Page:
Comedian David Baddiel has responded to charges of hypocrisy after a picture was posted online showing a book he’d signed for a fan, reading: “To Mark. You big Yiddo. David Baddiel”.

The image was posted on Twitter through a news site for fans of football club Tottenham Hotspur.

Supporters of the North London club proudly call themselves the ‘Yid Army’ and some are angry that the Jewish Chelsea fan has fronted a campaign calling for the word to be outlawed on the terraces.

“David Baddiel kicked up a massive fuss about the Y-word,” wrote supporter Mark Emblow, who posted the image. “I found this after years tucked away.”Yid pic

Baddiel responded, saying that he was asked to sign it in that way. “I’ve signed many books and photos over the years,” he said. “People often ask me to write things.”

He continued: “Clearly, many years ago, this Mark bloke – who I don’t know – asked me to do that and uncomfortable though I might have been I didn’t object; just as, for many years, uncomfortable though I might have been, I didn’t object to the chant and the associated anti-Semitic abuse it sustains at football matches.”

He added: “There was an incident at Chelsea where me and my brother were racially abused by a Chelsea fan shouting F*ck the Yids! F*ck the fucking Yids! (and then: F*ck the f*cking Jews!) and it made us think: enough is enough. There is no hypocrisy in that chronology.”

Posted in early December, the picture invited a tirade from fans. “What a hypocrite he is,” wrote one site visitor. Another wrote: “What a tool!!” Several others were even more vitriolic.

Last year Baddiel, who made a film highlighting the problem, wrote: “The thing to remember about yid is it’s a race-hate word. It was daubed across the East End by Oswald Mosley’s Blackshirts.”

Baddiel has argued that the continuing use of the Y-word by Spurs fans “informs and sustains the racist abuse” aimed at Spurs by other fans.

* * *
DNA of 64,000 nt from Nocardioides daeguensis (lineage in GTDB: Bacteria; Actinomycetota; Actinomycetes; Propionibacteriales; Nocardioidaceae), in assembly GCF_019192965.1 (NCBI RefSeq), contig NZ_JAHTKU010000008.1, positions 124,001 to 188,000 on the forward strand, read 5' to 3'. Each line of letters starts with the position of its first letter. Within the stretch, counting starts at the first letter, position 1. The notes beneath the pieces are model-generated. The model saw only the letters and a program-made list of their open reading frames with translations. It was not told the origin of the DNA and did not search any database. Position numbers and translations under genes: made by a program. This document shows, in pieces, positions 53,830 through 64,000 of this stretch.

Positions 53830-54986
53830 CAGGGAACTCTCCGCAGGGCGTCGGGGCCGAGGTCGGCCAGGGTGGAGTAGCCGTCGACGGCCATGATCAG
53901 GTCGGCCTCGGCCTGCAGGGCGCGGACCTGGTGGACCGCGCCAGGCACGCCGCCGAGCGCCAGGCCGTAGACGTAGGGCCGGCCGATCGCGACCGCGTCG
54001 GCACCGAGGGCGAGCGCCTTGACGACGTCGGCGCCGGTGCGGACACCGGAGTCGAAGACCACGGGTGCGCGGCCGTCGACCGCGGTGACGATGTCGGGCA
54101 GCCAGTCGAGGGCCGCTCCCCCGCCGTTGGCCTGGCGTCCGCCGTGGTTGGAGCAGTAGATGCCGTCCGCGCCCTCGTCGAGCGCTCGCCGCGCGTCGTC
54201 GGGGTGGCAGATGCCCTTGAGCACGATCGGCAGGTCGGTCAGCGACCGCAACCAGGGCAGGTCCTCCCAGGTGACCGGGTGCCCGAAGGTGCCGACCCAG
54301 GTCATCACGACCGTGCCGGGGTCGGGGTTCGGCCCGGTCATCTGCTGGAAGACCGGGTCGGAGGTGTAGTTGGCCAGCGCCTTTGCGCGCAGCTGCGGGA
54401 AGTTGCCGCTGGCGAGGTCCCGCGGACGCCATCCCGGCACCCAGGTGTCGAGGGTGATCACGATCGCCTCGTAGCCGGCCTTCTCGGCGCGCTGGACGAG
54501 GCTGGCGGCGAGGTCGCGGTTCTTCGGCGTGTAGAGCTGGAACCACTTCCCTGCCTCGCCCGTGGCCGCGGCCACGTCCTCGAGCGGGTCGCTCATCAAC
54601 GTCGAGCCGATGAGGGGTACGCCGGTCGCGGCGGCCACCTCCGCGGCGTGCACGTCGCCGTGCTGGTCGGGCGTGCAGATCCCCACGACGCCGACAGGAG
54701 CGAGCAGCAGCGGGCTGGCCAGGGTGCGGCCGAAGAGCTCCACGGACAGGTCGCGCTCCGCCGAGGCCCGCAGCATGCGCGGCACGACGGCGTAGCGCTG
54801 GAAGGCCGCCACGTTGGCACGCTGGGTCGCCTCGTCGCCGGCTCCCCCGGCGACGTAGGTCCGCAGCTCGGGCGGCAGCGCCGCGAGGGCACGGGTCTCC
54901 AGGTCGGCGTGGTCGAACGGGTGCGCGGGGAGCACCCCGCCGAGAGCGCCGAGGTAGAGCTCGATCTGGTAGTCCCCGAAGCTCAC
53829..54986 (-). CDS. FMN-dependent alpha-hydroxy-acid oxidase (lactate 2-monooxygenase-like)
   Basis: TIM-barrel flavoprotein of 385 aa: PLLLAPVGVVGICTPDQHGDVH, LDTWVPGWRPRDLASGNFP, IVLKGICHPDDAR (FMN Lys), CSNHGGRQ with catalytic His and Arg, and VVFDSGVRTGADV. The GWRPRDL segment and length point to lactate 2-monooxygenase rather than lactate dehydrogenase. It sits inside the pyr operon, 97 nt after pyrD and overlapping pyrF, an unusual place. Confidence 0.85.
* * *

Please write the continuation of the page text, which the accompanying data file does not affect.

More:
When challenged on Twitter, Baddiel appeared to accept that his had written it, saying: “There is a difference between ‘hypocrisy’ and ‘time passing’.”

However, the reasoning did little to assuage supporters, with one fan asking: “Wasn’t that Stuart Hall’s defence too?” Another wrote: “Quoting Russell Brand won’t get you out of this one… an explanation perhaps?”

Meanwhile, three arrests have been made in the last two weeks, in relation to anti-Semitic comments made online. One man, from Canning Town, was arrested on 5 December for inciting racial hatred, while two men in their twenties were detained last week, and were bailed until late January.

According to a Haringey police spokesperson, the men were arrested after comments were posted on Twitter referring to the gas chambers and Hitler.

The crackdown comes after the Football Association ruled that anyone chanting the word ‘Yid’ could be prosecuted.

In October, a 51-year old became the first Spurs fan to be arrested for use of the term. He is due to find out whether he faces charges on 23 December.